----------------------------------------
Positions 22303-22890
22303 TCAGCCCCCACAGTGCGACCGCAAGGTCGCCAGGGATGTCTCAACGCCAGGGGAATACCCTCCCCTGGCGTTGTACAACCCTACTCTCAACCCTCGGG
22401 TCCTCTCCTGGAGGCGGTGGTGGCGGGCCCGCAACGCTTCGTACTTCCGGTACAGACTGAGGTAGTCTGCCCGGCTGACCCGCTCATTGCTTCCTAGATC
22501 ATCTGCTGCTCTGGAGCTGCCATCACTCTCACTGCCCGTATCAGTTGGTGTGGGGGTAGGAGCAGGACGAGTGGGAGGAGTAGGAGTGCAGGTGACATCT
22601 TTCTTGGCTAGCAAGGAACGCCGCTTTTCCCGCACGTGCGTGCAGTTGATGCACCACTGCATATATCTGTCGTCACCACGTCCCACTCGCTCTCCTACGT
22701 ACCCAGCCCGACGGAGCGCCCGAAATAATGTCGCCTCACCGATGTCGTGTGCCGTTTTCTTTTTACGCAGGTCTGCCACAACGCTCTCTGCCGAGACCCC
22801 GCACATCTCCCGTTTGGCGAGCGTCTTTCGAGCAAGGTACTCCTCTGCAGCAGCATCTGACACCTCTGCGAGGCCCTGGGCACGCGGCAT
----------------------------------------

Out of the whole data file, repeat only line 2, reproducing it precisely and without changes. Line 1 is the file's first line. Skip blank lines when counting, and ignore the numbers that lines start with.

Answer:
22303 TCAGCCCCCACAGTGCGACCGCAAGGTCGCCAGGGATGTCTCAACGCCAGGGGAATACCCTCCCCTGGCGTTGTACAACCCTACTCTCAACCCTCGGG